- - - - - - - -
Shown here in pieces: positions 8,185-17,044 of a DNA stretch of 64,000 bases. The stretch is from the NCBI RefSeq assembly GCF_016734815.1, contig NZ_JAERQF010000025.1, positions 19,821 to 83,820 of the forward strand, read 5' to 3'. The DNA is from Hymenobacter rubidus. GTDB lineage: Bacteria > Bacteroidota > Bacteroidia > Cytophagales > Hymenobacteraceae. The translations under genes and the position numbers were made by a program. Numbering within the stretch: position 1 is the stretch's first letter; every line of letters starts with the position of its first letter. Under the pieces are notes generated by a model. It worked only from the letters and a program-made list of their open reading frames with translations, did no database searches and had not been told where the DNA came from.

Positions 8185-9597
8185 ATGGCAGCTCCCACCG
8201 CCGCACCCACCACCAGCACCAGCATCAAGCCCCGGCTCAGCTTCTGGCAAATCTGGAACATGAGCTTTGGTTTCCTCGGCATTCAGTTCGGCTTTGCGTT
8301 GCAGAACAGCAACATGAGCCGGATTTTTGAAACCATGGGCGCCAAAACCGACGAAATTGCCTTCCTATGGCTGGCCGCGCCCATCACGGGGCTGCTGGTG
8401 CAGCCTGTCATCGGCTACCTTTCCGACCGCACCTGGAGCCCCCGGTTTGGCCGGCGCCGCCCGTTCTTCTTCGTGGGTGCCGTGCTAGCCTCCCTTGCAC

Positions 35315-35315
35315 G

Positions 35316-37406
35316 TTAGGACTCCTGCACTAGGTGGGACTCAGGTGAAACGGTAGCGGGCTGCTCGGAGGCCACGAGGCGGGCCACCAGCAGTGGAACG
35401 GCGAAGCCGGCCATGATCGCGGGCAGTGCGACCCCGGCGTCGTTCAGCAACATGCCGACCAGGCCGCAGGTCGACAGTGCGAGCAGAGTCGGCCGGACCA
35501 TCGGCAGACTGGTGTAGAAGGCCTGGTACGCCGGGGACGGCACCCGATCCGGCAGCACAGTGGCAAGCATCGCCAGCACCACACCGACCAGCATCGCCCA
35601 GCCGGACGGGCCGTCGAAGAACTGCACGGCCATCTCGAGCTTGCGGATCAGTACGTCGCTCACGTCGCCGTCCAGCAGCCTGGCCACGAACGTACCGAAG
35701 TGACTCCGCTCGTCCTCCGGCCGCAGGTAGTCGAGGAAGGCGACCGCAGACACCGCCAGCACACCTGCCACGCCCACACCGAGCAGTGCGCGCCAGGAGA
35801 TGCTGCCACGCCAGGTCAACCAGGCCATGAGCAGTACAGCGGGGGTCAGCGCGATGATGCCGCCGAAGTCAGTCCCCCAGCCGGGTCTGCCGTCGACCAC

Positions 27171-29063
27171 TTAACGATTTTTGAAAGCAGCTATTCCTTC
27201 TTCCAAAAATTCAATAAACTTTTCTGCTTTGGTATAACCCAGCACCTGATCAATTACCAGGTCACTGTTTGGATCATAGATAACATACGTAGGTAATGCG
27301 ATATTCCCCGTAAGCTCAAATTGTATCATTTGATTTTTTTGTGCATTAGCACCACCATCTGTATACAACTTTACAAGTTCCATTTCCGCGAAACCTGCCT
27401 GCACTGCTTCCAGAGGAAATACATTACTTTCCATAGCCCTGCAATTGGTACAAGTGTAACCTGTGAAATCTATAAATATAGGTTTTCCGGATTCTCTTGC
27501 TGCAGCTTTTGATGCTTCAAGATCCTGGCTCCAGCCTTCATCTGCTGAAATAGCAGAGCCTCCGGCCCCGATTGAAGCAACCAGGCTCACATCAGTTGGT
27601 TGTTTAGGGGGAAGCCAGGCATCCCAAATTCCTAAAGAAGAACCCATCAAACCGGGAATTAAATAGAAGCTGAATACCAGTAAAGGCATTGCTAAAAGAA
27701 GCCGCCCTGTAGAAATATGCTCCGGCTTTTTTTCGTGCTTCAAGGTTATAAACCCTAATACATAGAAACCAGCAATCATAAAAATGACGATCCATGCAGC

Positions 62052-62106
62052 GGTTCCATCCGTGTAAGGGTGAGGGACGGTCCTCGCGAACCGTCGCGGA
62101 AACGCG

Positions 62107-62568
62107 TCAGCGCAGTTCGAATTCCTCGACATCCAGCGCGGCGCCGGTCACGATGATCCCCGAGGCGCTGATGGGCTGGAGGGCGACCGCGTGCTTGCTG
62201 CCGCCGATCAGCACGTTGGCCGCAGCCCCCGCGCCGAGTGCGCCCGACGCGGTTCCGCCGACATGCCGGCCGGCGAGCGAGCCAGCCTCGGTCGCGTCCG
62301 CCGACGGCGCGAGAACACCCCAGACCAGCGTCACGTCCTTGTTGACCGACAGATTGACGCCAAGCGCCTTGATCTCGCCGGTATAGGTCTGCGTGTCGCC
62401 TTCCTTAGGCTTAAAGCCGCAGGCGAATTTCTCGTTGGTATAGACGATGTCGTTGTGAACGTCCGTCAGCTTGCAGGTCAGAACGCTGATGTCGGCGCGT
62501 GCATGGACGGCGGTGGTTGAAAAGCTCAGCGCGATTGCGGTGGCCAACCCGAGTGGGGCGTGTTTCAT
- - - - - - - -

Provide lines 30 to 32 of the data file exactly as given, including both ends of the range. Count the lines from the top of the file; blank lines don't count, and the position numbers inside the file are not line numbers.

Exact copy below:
62301 CCGACGGCGCGAGAACACCCCAGACCAGCGTCACGTCCTTGTTGACCGACAGATTGACGCCAAGCGCCTTGATCTCGCCGGTATAGGTCTGCGTGTCGCC
62401 TTCCTTAGGCTTAAAGCCGCAGGCGAATTTCTCGTTGGTATAGACGATGTCGTTGTGAACGTCCGTCAGCTTGCAGGTCAGAACGCTGATGTCGGCGCGT
62501 GCATGGACGGCGGTGGTTGAAAAGCTCAGCGCGATTGCGGTGGCCAACCCGAGTGGGGCGTGTTTCAT